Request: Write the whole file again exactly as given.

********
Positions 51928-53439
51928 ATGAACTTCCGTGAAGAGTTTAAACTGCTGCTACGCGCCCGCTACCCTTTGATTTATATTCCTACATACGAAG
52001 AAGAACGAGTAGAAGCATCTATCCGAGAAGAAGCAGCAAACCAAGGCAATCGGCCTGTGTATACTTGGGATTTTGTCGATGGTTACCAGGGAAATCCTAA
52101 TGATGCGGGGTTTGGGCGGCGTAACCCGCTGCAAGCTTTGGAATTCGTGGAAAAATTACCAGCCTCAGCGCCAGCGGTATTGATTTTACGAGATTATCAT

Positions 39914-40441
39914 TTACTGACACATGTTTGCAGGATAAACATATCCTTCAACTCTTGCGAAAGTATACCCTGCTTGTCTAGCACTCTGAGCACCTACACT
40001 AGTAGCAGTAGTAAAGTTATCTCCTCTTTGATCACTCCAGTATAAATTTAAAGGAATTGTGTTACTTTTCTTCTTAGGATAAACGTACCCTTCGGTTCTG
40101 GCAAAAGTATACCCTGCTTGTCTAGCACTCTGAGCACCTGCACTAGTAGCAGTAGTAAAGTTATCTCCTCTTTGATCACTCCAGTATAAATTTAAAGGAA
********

Positions 51928-53439
51928 ATGAACTTCCGTGAAGAGTTTAAACTGCTGCTACGCGCCCGCTACCCTTTGATTTATATTCCTACATACGAAG
52001 AAGAACGAGTAGAAGCATCTATCCGAGAAGAAGCAGCAAACCAAGGCAATCGGCCTGTGTATACTTGGGATTTTGTCGATGGTTACCAGGGAAATCCTAA
52101 TGATGCGGGGTTTGGGCGGCGTAACCCGCTGCAAGCTTTGGAATTCGTGGAAAAATTACCAGCCTCAGCGCCAGCGGTATTGATTTTACGAGATTATCAT

Positions 39914-40441
39914 TTACTGACACATGTTTGCAGGATAAACATATCCTTCAACTCTTGCGAAAGTATACCCTGCTTGTCTAGCACTCTGAGCACCTACACT
40001 AGTAGCAGTAGTAAAGTTATCTCCTCTTTGATCACTCCAGTATAAATTTAAAGGAATTGTGTTACTTTTCTTCTTAGGATAAACGTACCCTTCGGTTCTG
40101 GCAAAAGTATACCCTGCTTGTCTAGCACTCTGAGCACCTGCACTAGTAGCAGTAGTAAAGTTATCTCCTCTTTGATCACTCCAGTATAAATTTAAAGGAA